Schools themselves probably like it too: “The university of course is concerned about future donations, and future donations are going to be based on memories,” Loewenstein, the behavioral economist, notes. Besides, it would probably be hard to let go of a tradition that seems to date back to the earliest days of American colleges. When I asked Roger Geiger, a historian of higher education at Penn State, how long schools had been reading graduates’ names, he told me, “I assume it’s forever.” (Other scholars I spoke with suggested that name-reading, like other academic rituals, could have been derived from European traditions.)
In earlier eras, the practice wasn’t so burdensome: American universities used to be tiny. In the 18th and 19th centuries, Geiger says, the total number of students at a college was “rarely more than 100.” Even a larger school at that time would have had a graduating class of 50 or so students.
A spokesperson for Northwestern University said the school believes that names were read at its first commencement ceremony in 1851. There were only “five young gentlemen” graduating that year, according to a historical account, so the name-reader really could have taken his time.
American high schools, also small for much of their history, have probably been reading names at graduation since they were founded, too. "The reason why it was perfectly reasonable to imagine you could read everyone’s name is that so few students actually graduated,” says William Reese, a professor of educational-policy studies and history at the University of Wisconsin–Madison. According to Reese, only 6 percent of American adolescents in 1890 are estimated to have attended high school, and only a quarter of attendees actually graduated. Given how rare it was get a high-school diploma, the least schools could do was read people’s names.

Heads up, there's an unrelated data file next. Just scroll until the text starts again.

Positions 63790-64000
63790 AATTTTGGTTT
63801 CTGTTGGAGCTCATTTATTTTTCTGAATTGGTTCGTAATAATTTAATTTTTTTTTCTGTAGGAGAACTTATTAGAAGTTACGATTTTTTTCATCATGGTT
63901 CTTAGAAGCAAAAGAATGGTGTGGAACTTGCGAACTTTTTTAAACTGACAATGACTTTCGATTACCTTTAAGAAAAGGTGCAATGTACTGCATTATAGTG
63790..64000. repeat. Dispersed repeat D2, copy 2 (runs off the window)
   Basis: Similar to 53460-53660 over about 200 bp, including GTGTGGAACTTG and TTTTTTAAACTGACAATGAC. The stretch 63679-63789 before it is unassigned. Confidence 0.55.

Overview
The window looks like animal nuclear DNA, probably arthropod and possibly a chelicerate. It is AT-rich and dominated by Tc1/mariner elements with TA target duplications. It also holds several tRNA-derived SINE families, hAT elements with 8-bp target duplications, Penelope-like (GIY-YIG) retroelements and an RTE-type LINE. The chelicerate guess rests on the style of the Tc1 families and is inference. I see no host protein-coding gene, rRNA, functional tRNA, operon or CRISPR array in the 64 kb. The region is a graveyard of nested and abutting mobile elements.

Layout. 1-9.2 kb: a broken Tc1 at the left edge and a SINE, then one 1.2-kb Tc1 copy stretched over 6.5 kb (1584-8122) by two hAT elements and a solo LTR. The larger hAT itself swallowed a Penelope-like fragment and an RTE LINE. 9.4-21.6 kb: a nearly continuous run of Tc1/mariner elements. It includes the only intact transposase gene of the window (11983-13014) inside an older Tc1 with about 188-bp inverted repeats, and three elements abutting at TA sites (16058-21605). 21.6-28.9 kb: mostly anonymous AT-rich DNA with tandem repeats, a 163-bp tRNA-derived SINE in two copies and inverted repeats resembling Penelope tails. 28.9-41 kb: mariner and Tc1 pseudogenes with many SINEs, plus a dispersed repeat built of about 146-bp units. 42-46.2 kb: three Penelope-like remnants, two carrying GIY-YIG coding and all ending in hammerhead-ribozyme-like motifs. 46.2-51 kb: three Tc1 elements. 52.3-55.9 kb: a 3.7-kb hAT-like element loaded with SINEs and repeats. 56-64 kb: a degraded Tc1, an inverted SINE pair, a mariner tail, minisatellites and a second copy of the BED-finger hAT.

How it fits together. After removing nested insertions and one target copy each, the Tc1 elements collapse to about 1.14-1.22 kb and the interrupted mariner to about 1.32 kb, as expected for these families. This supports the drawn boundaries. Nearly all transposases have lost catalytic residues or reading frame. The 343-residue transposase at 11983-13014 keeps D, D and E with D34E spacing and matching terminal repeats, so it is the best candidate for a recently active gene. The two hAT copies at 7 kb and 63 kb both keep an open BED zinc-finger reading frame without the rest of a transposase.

Reading out names is not overly time-consuming at most high schools these days, but colleges’ student bodies have grown at a much faster clip. “Things go up substantially with the GI Bill—enrollments would often double and triple with the influx of veterans,” says John Thelin, an education scholar at the University of Kentucky. This midcentury jump, Thelin says, made it hard for colleges to treat graduating classes in the “unified, intimate” way that they used to. And colleges kept growing: In 1940, about 200,000 bachelor’s degrees were conferred nationwide; by 1970, that figure was approaching 1 million. Which is to say, colleges have grown so much that it makes sense some of them might hire someone like Tyler Mullins to keep an eye on the clock at graduation.
Commencement has changed in other ways too. Geiger and Thelin both note that in the early centuries of American higher education, one common component of graduation festivities was hours-long oratorical showcases, in which students recited speeches they’d written, sometimes in Greek or Latin. (Classes were often suspended in seniors’ final term so that they could prepare for these and other graduation proceedings.)
This means that at graduation ceremonies of the past, people had to listen, for hours on end, to strangers delivering speeches in languages few audience members understood. Maybe today’s attendees don’t have it so bad.
Amal Ahmed contributed reporting to this article.
* This article originally stated that Rice University reads students' names at school-specific ceremonies.